Women who take painkillers, such as acetaminophen or ASA, during pregnancy appear to be slightly more likely to have boys with undescended testicles, a study from Denmark has found.

The risk of having a son with the condition, called cryptorchidism, remains quite low. But the researchers say the finding may explain the sharp increase in the condition in recent decades.

It's estimated that about three per cent of full-term and 30 per cent of premature infant boys are born with at least one testicle that hasn't descended during fetal development from an abdominal position into the scrotum.

However, about 80 per cent of the testicles descend in the first year of life – usually within the first three months. But the condition can cause infertility in males whose testicles don't descend.

For this study, researchers from Finland, Denmark and France, looked at two groups of women: 834 in Denmark and 1,463 in Finland, who joined the study while they were pregnant. The researchers identified which women took acetaminophen, ASA, or ibuprofen for pain relief during pregnancy.

Their male babies were examined at birth for any signs of cryptorchidism and the results published in the journal Human Reproduction.

The researchers could find no statistically significant effect of painkillers on cryptorchidism in the Finnish women, but found significant effects amongst the Danish women. They note that the prevalence of cryptorchidism is much lower in Finland (2.4 per cent) compared to Denmark (9.3 per cent), though it's unclear why.

Among the Danish 834 boys, 42 were born with the condition, though the mothers of only 27 of these reported taking painkillers during their pregnancies.

The risk seemed higher in those who took painkillers for an extended period. In mothers who took any of the painkillers for more than two weeks, the risk of cryptorchidism rose to 2.47 times higher than for those taking no painkillers.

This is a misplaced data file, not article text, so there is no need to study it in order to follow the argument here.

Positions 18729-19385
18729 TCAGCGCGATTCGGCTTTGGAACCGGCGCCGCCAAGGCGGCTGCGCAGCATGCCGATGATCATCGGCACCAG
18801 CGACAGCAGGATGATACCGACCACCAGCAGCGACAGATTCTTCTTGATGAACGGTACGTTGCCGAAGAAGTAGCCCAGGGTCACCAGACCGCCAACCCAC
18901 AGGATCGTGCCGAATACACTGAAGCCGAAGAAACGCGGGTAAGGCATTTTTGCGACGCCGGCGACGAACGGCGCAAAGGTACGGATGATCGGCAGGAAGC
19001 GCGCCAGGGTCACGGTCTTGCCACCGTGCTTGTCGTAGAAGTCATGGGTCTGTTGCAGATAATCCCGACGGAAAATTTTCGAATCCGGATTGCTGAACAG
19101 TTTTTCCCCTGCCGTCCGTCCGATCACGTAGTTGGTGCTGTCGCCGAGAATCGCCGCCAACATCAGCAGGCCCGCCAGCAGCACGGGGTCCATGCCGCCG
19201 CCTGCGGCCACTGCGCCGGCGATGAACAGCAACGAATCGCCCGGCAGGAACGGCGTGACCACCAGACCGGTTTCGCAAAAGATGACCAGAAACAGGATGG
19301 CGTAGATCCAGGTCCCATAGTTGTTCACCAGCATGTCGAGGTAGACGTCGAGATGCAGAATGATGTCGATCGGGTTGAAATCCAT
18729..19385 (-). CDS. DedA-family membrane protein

The risk rose seven-fold if the mothers used more than one type of painkiller at the same time. The second trimester appeared to be a particularly sensitive time for this; mothers who reported simultaneous use of more than one painkiller during this period appeared to have a 16-fold increase in having a boy with cryptorchidism.

The scientists also pointed to work conducted on rats by two of the researchers who found that painkillers seemed to alter androgen production and led to decreased levels of testosterone during a critical time in the pregnancy when male fetal organs were forming.

"If exposure to endocrine disruptors is the mechanism behind the increasing reproductive problems among young men in the Western world, this research suggests that particular attention should be paid to the use of mild analgesics during pregnancy, as this could be a major reason for the problems," Henrik Leffers, a senior scientist at the Rigshospitalet in Copenhagen who led the research, said in a statement.

The researchers say that there has been a marked increase in the incidence of cryptorchidism in recent decades in Denmark, where it has increased from 1.8 per cent in 1959-1961 to 8.5 per cent in 1997-2001.

"The magnitude of this difference is too large to be accounted for by random fluctuations and differences in ascertainment," they write in their paper.

The researchers say that the risk from the painkillers is much higher than that seen from known endocrine disrupters, such as phthalates.

Dr. Leffers added: "Although we should be cautious about any over-extrapolation or over-statement, the use of mild analgesics constitutes by far the largest exposure to endocrine disruptors among pregnant women, and use of these compounds is, at present, the best suggestion for an exposure that can affect a large proportion of the human population."